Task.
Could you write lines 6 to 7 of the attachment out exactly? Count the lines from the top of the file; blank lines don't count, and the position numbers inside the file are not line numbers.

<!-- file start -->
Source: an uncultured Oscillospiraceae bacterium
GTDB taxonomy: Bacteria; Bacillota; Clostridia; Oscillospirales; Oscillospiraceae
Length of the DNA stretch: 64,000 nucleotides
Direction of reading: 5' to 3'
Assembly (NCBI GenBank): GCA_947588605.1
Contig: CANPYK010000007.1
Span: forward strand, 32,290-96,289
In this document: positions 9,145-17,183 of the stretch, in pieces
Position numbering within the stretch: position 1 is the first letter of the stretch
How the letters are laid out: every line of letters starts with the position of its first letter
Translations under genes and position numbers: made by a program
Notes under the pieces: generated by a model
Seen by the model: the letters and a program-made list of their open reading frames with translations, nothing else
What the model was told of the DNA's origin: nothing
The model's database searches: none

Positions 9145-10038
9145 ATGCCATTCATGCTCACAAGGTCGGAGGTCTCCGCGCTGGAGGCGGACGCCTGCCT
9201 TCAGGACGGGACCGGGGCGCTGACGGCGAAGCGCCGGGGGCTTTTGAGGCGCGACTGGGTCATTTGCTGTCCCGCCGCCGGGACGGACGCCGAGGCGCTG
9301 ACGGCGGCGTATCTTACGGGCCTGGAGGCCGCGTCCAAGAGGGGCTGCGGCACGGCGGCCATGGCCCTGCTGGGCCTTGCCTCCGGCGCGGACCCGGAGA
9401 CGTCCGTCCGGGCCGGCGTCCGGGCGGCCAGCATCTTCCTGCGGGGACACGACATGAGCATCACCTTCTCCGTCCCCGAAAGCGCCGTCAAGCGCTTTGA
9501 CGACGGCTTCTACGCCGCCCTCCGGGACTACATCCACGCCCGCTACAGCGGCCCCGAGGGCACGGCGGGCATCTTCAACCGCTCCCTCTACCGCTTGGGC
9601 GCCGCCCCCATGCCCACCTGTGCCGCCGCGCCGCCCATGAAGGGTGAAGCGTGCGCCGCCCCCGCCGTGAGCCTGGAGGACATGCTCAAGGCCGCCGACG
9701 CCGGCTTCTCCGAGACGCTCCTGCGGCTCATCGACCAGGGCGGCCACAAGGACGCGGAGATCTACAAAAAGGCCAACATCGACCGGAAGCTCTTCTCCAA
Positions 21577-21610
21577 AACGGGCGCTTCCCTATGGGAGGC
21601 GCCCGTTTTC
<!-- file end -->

Contig: CANPYK010000007.1
Span: forward strand, 32,290-96,289